Contralateral local anesthetic spread from an outpatient interscalene catheter.
PURPOSE: Ambulatory continuous infusions have been associated with improved analgesia and few serious complications. This report describes an unusual case of a patient with a continuous interscalene nerve block who developed a contralateral upper extremity sensory block. The complication did not occur until postoperative day two while the patient was at home. CLINICAL FEATURES: A 56-yr-old woman had a continuous interscalene catheter placed for arthroscopic lysis of adhesions of her shoulder. The insertion needle was initially injected with 0.5% ropivacaine 25 mL (1:400,000 epinephrine), producing a unilateral interscalene block. Postoperatively, the patient was started on a continuous interscalene infusion of 0.2% ropivacaine at 8 mL·hr(-1) via a disposable infusion pump. The next day, the patient had a unilateral brachial plexus block and an associated Horner's syndrome and was discharged home with the infusion. On the morning of the second postoperative day, the patient developed ipsilateral and contralateral Horner's syndrome with associated numbness in both shoulders. The catheter was removed and symptoms resolved four hours later. CONCLUSIONS: Ambulatory continuous infusions are typically associated with few serious complications and a favourable safety profile. This case demonstrates that unexpected complications can still occur even after days of normal operation. Based on our previous experience, we believe this to be a rare but potentially serious event that requires awareness by those discharging patients with continuous infusions of local anesthetics.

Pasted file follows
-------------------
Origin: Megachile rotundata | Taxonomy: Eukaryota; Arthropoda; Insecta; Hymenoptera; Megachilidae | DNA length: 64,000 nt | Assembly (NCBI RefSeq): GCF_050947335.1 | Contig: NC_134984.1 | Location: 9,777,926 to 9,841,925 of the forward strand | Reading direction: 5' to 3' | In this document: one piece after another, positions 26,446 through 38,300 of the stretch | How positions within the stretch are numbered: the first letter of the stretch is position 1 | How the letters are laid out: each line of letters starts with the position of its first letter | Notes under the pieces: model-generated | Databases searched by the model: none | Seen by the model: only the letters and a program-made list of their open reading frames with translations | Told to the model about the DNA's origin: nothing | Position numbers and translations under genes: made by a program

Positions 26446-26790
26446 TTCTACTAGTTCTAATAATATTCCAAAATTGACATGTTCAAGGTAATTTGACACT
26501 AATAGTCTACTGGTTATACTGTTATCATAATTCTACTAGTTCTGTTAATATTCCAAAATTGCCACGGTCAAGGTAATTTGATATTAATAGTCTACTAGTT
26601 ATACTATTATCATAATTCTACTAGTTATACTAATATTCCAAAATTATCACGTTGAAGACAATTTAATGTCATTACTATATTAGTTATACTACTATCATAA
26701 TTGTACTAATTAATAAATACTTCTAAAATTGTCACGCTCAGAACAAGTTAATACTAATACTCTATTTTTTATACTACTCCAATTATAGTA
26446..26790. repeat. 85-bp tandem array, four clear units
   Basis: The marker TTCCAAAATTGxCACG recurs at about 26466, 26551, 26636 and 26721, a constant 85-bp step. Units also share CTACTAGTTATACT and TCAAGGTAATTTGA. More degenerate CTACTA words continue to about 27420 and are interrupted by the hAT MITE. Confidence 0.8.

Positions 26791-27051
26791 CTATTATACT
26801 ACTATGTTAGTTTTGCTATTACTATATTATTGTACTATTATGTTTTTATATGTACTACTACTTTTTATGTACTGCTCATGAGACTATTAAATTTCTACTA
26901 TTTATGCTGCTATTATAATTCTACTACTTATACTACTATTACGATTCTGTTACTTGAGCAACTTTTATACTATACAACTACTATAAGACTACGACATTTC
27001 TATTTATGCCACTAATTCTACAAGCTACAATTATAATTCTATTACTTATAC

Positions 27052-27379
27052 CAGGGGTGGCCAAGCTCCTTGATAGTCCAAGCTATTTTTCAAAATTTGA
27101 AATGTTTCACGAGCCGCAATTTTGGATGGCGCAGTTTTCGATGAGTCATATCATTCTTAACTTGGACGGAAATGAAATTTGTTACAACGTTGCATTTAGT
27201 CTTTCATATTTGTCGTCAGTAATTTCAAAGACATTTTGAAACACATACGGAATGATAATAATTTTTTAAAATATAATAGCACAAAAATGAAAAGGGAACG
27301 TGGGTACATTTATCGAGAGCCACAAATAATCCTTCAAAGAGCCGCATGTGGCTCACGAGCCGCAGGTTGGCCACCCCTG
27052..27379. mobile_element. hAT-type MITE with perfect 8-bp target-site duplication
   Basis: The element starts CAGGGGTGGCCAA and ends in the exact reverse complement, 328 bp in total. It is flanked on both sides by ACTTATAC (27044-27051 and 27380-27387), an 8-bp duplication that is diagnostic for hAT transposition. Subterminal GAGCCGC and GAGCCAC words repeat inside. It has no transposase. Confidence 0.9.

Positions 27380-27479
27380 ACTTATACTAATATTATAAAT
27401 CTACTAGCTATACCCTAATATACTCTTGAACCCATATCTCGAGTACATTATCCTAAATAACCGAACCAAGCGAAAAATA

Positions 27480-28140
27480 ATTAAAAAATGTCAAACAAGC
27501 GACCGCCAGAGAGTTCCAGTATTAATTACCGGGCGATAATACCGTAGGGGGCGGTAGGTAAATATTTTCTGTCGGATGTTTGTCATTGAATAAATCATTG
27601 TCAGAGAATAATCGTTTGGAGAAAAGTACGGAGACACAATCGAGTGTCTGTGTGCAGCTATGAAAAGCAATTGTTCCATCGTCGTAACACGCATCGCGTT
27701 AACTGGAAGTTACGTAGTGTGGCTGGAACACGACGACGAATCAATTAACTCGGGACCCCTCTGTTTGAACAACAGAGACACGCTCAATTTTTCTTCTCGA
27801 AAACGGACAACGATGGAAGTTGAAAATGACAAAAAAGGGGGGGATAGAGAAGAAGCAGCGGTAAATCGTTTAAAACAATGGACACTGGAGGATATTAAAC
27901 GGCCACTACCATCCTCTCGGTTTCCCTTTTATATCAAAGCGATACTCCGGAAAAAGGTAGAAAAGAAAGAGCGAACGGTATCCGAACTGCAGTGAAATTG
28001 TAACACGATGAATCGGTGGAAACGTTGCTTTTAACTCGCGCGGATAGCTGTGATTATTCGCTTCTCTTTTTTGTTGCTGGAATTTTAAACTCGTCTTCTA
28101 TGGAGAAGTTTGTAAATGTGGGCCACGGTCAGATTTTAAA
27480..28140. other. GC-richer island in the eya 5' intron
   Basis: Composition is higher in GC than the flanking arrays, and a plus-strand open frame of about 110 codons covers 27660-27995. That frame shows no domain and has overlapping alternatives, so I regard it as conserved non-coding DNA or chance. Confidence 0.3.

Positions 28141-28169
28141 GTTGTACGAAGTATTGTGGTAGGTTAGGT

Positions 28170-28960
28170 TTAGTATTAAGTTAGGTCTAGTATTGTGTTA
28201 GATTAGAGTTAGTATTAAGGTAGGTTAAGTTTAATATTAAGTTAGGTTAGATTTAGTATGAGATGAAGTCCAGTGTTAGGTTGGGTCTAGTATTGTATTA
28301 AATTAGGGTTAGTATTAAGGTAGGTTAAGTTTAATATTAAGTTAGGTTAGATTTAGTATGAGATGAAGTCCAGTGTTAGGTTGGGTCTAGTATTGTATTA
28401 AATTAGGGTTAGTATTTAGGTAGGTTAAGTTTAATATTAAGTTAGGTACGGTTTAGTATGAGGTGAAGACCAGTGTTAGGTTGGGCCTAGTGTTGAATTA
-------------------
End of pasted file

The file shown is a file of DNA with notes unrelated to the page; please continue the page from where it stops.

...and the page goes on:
Dooley, J; Fingerman, M; Melton, S; Klein, SM
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